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STOMPing Grounds


Percussion dance troupe delights in San Jose

By Phil Collins

Music--once upon a time, it was something people played rather than simply listened to. Pianos were household fixtures, sing-alongs too. But with the attrition of music programs in schools and the mass franchising of commercial music--ever more synthetic and homogenized--our relationship to music has narrowed to that of mere consumption. Music has become a spectator art, and in the process, we've lost the beat.

Enter Stomp, the percussion/dance extravaganza that is playing to capacity houses on Broadway and across the country via two separate tours, one of which played at the San Jose Center for Performing Arts last week.

One would have to have been in a cave these past months not to have at least heard of Stomp. It's loud, wild fun--and it is edifying and inspiring for a culture that has become musically inert. With only a handful of performers and a dump-truck load of everyday percussion objects, Stomp supplies more bang for the buck than any heavy-metal band could hope to muster. Clocking in at a little under two hours, the show manages not to overstay its welcome. One can take only so much banging, and the performers, too, have their limits--the highly aerobic numbers call for Olympian endurance.

And then there is the comic element, which is crucial to the show's popularity. To co-creators Luke Cresswell's and Steve McNicholas' credit, the humor is engaging to both children and adults. Between set pieces of varying ensemble size, individual players perform entr'actes that provide opportunities for characterization as well as a means for introducing new objects of resonance into the show. Lanky and seemingly laid back, Anthony Johnson emerged as the audience liaison early on. Following the show's knockout opener for industrial brooms, Johnson moved downstage, and with two brisk hand claps, established the show's single audience-participation motif.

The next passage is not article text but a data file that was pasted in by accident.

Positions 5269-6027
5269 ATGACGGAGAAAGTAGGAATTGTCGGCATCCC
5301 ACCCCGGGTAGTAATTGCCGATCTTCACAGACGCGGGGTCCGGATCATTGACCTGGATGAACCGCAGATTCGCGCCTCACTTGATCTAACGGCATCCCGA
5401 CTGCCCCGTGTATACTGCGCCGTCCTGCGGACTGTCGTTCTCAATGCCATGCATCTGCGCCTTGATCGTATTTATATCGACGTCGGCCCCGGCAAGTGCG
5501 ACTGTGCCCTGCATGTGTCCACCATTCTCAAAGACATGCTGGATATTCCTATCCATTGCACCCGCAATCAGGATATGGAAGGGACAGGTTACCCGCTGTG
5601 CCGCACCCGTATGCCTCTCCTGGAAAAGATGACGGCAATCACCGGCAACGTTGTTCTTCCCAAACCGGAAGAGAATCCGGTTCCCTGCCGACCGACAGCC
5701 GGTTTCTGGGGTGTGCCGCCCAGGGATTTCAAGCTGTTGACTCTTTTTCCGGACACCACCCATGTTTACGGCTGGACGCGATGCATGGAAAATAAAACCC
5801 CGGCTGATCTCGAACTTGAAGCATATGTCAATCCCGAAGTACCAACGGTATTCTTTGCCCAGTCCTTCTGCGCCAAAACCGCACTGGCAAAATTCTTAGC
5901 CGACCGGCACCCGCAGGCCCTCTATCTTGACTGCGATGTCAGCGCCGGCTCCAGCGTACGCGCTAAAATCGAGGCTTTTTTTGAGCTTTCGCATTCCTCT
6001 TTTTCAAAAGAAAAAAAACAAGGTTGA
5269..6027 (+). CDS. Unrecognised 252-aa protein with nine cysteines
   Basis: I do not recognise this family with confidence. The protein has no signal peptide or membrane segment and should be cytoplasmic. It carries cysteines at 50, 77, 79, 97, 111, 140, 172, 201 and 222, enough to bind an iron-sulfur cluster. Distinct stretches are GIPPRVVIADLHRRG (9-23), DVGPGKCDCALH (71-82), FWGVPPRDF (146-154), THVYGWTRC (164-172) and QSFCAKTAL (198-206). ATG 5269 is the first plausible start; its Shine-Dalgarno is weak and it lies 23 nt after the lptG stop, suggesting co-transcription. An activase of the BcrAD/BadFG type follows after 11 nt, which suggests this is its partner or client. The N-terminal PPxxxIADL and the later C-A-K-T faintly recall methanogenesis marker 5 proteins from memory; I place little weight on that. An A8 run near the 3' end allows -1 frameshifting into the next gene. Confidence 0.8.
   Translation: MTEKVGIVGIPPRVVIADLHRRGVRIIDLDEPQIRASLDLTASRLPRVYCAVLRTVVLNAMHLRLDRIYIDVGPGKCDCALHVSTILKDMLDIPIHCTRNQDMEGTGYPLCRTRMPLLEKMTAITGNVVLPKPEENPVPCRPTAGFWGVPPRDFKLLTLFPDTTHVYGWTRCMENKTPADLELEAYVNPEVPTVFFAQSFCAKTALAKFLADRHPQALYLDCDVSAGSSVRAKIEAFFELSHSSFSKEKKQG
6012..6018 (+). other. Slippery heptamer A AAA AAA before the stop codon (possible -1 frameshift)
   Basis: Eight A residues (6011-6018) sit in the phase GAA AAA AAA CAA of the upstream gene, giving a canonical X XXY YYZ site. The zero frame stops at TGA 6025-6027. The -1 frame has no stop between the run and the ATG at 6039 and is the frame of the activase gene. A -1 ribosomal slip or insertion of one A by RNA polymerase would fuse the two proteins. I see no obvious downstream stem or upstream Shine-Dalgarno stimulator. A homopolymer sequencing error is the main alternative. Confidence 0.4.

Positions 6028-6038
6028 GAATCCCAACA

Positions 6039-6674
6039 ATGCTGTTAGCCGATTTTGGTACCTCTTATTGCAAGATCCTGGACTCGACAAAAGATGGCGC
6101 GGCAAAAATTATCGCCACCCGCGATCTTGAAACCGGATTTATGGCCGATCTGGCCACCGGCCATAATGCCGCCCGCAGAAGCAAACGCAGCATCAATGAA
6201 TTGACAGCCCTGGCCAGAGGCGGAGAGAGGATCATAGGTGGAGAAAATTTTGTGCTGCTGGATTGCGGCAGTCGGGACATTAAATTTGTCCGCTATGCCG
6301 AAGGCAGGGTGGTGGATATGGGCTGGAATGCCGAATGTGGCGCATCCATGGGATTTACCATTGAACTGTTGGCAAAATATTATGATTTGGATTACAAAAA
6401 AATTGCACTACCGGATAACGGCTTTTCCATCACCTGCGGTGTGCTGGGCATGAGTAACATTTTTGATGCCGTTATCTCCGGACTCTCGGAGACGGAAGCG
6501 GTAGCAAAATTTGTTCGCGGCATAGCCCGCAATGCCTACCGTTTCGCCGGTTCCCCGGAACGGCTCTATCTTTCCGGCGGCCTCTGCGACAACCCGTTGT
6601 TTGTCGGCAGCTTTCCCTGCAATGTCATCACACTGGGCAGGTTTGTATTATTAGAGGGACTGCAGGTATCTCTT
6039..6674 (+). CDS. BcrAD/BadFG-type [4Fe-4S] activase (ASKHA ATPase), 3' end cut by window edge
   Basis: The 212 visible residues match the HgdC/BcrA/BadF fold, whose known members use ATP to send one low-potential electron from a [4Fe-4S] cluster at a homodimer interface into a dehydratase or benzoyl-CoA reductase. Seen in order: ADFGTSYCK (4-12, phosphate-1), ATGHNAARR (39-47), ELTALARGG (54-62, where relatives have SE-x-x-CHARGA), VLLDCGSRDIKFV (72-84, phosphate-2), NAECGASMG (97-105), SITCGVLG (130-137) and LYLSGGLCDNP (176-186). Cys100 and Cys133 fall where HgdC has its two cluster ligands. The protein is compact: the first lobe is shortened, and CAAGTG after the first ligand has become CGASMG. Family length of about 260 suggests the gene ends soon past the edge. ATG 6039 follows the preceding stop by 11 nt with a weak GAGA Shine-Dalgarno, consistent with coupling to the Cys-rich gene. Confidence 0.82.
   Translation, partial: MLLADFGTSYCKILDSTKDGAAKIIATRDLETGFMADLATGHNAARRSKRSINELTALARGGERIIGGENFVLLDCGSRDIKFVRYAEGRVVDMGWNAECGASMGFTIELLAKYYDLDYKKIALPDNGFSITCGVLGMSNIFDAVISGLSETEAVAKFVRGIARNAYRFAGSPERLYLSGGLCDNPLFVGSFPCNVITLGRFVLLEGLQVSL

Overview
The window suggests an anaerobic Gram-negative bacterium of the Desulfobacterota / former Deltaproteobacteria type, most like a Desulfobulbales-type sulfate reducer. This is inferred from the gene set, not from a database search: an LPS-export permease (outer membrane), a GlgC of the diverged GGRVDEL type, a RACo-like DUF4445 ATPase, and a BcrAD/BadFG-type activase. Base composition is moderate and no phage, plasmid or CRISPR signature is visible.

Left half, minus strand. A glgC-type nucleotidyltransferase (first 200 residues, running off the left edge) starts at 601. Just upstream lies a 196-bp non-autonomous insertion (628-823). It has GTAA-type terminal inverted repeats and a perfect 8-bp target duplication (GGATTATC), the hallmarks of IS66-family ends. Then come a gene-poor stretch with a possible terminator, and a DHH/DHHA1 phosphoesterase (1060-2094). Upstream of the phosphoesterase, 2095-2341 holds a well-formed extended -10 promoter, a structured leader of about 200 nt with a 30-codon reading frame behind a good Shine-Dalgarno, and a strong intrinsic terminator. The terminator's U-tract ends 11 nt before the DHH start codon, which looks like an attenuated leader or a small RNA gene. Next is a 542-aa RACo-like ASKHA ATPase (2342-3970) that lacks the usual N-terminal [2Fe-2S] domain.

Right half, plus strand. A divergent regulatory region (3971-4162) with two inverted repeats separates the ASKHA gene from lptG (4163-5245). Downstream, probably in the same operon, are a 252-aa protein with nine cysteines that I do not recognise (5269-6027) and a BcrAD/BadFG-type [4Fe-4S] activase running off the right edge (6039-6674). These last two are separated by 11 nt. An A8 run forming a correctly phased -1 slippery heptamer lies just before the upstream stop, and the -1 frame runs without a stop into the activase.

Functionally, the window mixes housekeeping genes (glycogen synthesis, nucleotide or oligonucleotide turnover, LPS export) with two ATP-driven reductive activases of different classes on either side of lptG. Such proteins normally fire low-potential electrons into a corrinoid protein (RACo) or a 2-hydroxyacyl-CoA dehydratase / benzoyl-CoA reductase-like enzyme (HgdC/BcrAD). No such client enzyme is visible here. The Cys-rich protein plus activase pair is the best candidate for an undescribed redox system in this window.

Anthony Sparks supplied abundant physical humor as the hapless soul who invariably dinged when others were donging. Spark's extensive acting experience and superball buoyancy kept the element of lightness aglow throughout. Steven Davis, sleeveless and brawny, was the main muscle, and his solo moments preceded Stomp's most stomping workouts. The cast's gender imbalance of two women to six men could be improved upon; a greater percentage of women would help lighten up the show's reliance on competitive scenarios, which became tedious at times.

Of the many high points was a piece developed upon the tappings of plastic tubing. Quiet and handsomely composed, it offered the evening's only venture into actual melodic modes, which in itself was a delicious relief from the unpitched episodes. Particularly breathtaking to watch was a piece for two players who swung before a wall of brilliantly lighted metallic surfaces (hubcaps, lids, signs) with mallets flailing. In another sequence, players marched about drumming on aluminum sinks that were harnessed over their shoulders.

The show's premise that music may be created from the humblest of means (in this case junk items, household containers and the human body) reminds us that music's fundamental ingredients are innate to our species, and within anyone's reach. Rhythm courses through our veins with each heartbeat, and where we go with it is limited only by our imaginations.

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